Showing posts from October, 2018

How to Configure Message Forwarding on a Mailbox Level

The Set-Mailbox cmdlet has two parameters to configure forwarding for a mailbox: ForwardingAddress and ForwardingSmtpAddress. Those two parameters serve the same puspose but in two different ways. There is also a third parameter called DeliverToMailboxAndForward that when set will leave a copy of the message on the mailbox. The "ForwardingAddress" accepts RecipientIdParameter input which means that you have to use the identity of an existing object on your organization such as another mailbox or a mail contact. The "ForwardingSmtpAddress" accepts input in a proxy address format such as plain old email addresses. Although this is pretty straight forward, there's a catch you need to be aware of. This will only work if the remote domain of the recipient is configured to allow message forwarding. Let me elaborate. There's a thing on Exchange, called Remote Domains . Those are used in order to define settings for the communication between your Exchange ser

Catching Exceptions in PowerShell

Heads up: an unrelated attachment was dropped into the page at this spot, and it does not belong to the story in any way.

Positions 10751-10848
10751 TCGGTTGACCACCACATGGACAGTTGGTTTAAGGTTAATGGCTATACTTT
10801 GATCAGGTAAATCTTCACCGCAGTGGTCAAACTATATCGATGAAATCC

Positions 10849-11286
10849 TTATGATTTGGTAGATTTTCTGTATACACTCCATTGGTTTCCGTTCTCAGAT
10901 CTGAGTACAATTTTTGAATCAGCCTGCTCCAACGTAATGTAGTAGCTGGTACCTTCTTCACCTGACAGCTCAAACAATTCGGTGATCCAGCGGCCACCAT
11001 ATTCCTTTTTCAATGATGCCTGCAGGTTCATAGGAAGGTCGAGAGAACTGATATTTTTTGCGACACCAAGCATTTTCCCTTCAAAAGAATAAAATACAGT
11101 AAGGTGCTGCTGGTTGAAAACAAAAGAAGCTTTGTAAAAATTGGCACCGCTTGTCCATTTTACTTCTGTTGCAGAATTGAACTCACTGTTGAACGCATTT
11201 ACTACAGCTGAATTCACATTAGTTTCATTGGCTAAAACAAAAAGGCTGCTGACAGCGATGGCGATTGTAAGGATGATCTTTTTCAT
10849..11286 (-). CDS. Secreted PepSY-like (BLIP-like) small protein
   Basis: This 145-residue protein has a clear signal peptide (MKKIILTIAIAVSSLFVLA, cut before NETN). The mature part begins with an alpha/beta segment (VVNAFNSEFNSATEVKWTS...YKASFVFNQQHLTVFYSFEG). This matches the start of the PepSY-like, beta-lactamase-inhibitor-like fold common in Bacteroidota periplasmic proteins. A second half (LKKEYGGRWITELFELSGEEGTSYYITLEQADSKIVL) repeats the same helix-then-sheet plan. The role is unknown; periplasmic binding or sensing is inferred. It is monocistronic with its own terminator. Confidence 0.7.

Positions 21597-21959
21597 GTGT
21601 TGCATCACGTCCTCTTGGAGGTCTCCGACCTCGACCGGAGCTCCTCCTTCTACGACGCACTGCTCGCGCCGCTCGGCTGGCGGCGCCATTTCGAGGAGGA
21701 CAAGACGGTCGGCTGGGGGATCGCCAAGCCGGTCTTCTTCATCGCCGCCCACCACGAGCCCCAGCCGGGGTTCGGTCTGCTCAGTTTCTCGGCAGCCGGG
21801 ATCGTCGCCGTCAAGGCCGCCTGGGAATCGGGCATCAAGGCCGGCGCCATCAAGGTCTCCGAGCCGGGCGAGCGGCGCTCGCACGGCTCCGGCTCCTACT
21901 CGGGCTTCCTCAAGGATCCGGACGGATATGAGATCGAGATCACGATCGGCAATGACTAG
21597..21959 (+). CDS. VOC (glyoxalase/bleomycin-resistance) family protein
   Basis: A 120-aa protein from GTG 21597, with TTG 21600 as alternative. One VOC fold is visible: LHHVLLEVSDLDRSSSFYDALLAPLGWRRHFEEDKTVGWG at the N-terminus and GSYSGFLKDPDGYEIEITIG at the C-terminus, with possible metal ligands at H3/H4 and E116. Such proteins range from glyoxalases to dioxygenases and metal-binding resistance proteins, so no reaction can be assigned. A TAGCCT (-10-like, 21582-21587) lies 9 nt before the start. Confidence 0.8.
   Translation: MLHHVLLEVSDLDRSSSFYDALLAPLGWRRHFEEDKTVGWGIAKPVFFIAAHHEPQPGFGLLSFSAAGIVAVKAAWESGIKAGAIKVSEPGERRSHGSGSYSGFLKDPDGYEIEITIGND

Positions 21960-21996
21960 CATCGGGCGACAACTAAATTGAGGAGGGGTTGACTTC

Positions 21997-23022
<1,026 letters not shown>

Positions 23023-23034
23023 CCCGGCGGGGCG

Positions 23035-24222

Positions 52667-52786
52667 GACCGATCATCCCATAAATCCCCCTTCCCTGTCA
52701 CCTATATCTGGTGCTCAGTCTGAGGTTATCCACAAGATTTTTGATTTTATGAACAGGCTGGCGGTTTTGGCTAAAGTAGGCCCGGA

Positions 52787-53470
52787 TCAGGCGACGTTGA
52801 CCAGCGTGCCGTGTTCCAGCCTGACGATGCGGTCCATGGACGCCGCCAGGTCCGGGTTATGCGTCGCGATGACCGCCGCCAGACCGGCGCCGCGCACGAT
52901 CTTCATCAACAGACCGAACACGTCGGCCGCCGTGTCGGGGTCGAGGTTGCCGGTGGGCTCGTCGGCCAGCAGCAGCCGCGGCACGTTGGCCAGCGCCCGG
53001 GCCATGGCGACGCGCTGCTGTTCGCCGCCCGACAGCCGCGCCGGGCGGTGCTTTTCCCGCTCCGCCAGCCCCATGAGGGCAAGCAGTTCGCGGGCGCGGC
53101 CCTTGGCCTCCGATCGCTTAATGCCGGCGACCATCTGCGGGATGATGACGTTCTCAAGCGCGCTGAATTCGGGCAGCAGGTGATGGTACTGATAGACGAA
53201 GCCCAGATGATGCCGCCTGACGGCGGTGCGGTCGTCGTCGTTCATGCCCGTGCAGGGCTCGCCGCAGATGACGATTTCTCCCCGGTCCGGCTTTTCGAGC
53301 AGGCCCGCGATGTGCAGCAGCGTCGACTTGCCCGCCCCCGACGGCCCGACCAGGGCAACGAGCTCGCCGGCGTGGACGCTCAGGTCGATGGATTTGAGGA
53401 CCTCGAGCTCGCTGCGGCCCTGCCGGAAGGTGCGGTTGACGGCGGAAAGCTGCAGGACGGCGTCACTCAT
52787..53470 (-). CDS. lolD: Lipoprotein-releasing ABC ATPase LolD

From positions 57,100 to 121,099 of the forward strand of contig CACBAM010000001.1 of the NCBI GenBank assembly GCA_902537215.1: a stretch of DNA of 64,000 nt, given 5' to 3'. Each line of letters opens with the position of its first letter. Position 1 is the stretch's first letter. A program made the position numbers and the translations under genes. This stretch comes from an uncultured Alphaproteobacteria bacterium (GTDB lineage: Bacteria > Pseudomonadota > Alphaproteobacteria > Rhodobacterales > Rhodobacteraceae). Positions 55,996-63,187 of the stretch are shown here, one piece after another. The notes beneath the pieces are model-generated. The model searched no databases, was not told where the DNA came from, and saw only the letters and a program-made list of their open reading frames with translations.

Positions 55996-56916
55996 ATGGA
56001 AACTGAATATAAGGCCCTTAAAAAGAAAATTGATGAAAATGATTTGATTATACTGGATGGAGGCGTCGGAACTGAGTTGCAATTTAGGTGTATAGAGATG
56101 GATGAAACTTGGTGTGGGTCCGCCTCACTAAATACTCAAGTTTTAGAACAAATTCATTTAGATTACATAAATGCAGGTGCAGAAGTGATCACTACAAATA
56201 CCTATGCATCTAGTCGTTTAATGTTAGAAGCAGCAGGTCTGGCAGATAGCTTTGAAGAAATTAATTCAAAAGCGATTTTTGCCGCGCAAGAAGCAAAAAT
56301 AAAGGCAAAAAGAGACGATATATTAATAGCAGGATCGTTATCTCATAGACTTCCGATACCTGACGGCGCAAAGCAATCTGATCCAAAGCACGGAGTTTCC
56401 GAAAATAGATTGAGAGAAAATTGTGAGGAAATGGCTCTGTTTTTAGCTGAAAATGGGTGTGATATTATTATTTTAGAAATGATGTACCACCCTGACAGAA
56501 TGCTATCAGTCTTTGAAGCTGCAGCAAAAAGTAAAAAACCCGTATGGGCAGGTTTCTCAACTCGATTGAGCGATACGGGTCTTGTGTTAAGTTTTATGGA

Things can go wrong even on the simplest tasks. A network failure, a fail over, inadequate permissions and many other factors can make your scripts and functions fail. Let's see how we can control failure! There are two statements in PowerShell that help to control failed commands. These are "try" and "catch". Their usage is pretty straightforward, you wrap the commands that might fail in a try block and specify the actions to be executed upon the failure in the catch block. Below is a simple try/catch block in a function: try { Remove-Item -Path myfile.txt -ErrorAction Stop } catch { Write-Host "Cound not remove item" } Here, if the Remove-Item command fails, the string "Could not remove item" will be written on the console. A couple of things to notice here. First, the -ErrorAction preference is set to Stop for the command since this way the command will generate and exception instead of just writing to the error s